Truffle Hazelnut Boudin Blanc, Two Mashes

Boudin Blanc, Deux Pommes en Purée

[Truffle Hazelnut Boudin Blanc, Two Mashes]

Boudin blanc is a soft sausage, made with white meat (usually chicken or veal) enriched with pork or veal fat, cream, eggs, flour and mie de pain (the inside of a bread loaf), finely mixed and well seasoned. It is traditionally a Christmas dish, but in Paris you can pretty much find it in charcuteries year round. For my greatest pleasure, as it has to be one of my all-time favorite comfort foods. It has a very mild taste, a little sweet and a little peppery, and a soft texture underneath the thin casing, making it a sure kid pleaser.

The other day, while out food-shopping, Maxence and I stepped into a small charcuterie in the rue Lepic, in which we had never been before – for no apparent reason. It turned out to have a really appetizing selection of pâtés and sausages and traditional prepared dishes. Among these, their Boudin Blanc Truffé aux Noisettes caught my eye, a variation on boudin blanc that included truffles and hazelnuts. Sunday lunch menu : check!

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Coconut and White Chocolate Cake

Gâteau Noix de Coco et Chocolat Blanc

[Coconut and White Chocolate Cake]

As you know, yesterday was Maxence’s birthday : I treated him to a nice dinner out on Friday (review on the way), and we celebrated again yesterday night with a group of friends, in a bar just a block from our apartment – which we more or less took over. This bar is a small place and we were on friendly terms with the owners, so I had decided to bake a cake and share it with our friends there. And since coconut and white chocolate are two of Maxence’s favorite things, I twisted my favorite coffeecake recipe yet again to make a version around this combo, with flaked coconut in the batter, and a white chocolate and coconut frosting.

The birthday cake ceremony was duly held, with the lights off and the song and the clapping and the candles and the blow-them-out-in-one-breath challenge (successfully met). We served the cake on the paper plates we had brought, and I was showered with compliments about it, much to my glee. The cake, as pleasantly moist as ever, has a great coconut flavor and the frosting works really well, making it sweet and rich but not overly so.

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Picture Gallery

Picture Gallery

New feature on Chocolate & Zucchini! I have created a picture gallery to showcase the photos I take to illustrate the entries. It also serves as a visual archive index, as clicking on each picture will take you to the corresponding post. A link has been added in the “About” section on the left nav bar.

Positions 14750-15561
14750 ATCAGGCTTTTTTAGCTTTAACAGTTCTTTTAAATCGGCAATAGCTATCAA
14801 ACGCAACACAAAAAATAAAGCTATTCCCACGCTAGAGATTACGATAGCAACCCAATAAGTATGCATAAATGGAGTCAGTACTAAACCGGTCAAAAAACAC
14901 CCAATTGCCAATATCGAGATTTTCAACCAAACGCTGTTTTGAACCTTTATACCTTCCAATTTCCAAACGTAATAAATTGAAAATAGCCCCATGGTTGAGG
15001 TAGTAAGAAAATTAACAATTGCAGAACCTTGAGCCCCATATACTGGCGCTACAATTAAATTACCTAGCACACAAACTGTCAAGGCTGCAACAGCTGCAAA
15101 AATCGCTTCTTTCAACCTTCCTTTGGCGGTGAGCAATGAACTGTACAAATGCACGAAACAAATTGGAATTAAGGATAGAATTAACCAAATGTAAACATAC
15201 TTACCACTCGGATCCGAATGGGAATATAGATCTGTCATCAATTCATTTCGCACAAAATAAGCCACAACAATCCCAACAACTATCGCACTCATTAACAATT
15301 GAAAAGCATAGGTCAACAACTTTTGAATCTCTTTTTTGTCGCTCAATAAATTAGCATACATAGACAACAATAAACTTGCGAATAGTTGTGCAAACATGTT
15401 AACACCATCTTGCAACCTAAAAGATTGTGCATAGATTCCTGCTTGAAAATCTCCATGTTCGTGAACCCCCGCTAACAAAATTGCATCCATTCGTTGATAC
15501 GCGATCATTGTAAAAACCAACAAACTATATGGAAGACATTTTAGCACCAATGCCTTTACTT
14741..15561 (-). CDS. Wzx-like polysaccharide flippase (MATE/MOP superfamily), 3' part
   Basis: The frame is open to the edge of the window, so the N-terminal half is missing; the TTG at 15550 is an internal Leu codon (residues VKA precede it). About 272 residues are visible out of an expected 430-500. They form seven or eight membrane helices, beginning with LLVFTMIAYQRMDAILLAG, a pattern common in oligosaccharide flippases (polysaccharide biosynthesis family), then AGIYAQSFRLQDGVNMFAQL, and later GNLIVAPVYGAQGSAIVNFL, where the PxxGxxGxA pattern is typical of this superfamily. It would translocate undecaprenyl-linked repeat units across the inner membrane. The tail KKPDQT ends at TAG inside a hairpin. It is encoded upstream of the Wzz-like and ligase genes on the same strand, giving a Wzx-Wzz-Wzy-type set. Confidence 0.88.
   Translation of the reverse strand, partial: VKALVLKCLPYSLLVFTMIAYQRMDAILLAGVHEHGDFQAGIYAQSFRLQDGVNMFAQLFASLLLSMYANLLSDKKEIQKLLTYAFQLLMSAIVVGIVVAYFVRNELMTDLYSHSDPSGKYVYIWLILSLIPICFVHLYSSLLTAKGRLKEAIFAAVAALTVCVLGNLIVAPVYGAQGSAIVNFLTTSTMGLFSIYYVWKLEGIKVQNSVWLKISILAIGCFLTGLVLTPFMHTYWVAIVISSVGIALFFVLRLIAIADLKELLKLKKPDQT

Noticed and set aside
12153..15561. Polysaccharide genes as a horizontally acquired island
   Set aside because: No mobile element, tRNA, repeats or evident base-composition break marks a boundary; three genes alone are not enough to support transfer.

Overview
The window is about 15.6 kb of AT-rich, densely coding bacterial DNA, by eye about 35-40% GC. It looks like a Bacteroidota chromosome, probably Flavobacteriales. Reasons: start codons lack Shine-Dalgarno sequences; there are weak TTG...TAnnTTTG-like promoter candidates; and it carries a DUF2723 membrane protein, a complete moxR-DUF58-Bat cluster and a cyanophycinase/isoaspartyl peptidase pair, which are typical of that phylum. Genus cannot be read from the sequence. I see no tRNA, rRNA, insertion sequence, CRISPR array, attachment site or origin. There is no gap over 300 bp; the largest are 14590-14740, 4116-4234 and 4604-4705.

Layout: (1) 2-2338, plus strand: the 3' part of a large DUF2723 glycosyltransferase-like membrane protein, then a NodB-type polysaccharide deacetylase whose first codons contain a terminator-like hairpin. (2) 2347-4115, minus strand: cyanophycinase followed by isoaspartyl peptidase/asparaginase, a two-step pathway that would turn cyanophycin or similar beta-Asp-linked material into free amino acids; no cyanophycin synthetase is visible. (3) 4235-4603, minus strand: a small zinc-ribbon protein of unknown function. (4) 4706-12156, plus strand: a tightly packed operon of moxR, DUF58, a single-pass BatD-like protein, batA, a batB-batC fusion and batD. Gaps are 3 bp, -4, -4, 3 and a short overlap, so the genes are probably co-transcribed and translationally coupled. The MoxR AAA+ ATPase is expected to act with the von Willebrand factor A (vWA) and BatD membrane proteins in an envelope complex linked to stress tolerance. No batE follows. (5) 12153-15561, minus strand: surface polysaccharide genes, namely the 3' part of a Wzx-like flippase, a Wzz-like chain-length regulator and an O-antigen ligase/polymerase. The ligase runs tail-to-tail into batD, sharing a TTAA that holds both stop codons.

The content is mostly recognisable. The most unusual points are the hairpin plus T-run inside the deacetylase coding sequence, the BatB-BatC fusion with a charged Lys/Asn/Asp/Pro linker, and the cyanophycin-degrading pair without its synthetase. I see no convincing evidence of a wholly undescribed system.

The digital camera I use for my pics, as I have been asked a few times, is a Nikon Coolpix 950. We bought it in 2000 and this model is not sold anymore, but I recommend the Nikon brand wholeheartedly.

On an unrelated joyous note, Maxence turns 25 today! I’m sure you will all join me in wishing him a very happy birthday. Joyeux anniversaire petit chou! :)

How the Fuck Do I Prepare Eggplant? and Other Search Phrases

How the Fuck Do I Prepare Eggplant? and Other Search Phrases

Thanks to Maxence’s excellent home-hosting skills, Chocolate & Zucchini lives on a server in our apartment, cuddling up against muCommander. I like knowing it’s safe and warm, purring when I walk by it in the corridor.

The added bonus of home-hosting, beyond the thrill of DIY and autarky, is that we have full access to the logs, which makes for endlessly mesmerizing stats. My favorite part is the section that tells me which search phrases have led people to C&Z (mostly through Google). I don’t know why it fascinates me so much, but it certainly goes right in with my passion for overheard conversations and glimpses of people caught through windows when I walk down the street.

Happily, most of the search phrases are right to the point : people looking for recipes, information on food or techniques (zucchinis, persimmons, and blow-torching being particularly popular), or restaurant reviews (La Famille and Rose Bakery win the day).

My favorite, hands down, is the deliciously straightforward “how the fuck do i prepare eggplant?”, but here is a little florilège, a selection of the best search phrases so far.

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The Cookbooks To End All Cookbooks

The Cookbooks To End All Cookbooks

Introducing the most beautiful cookbooks of all times : Le Grand Livre de Cuisine d’Alain Ducasse and his little brother Le Grand Livre de Cuisine d’Alain Ducasse – Desserts et Pâtisseries, both generous Christmas gifts from my parents.

Alain Ducasse, for those of you who may not be familiar with the character, is one of the greatest (and probably richest) French chefs of this era. A creative genius, he owns and operates restaurants in New York, Monaco and Paris, and also runs a cooking school. I can’t imagine how busy his life must be, but he reportedly manages to take part in all the decisions – large or small – that concern his business.

And these books you see here, ladies and gentlemen, these books contain The Knowledge. In it, Ducasse shares the recipes he has elaborated and perfected over the 25 years of his career. Targeted at professionals, the first volume has over 700 (yes, seven hundreds) savory recipes, while the second one offers the key to more than 250 desserts and pâtisseries.

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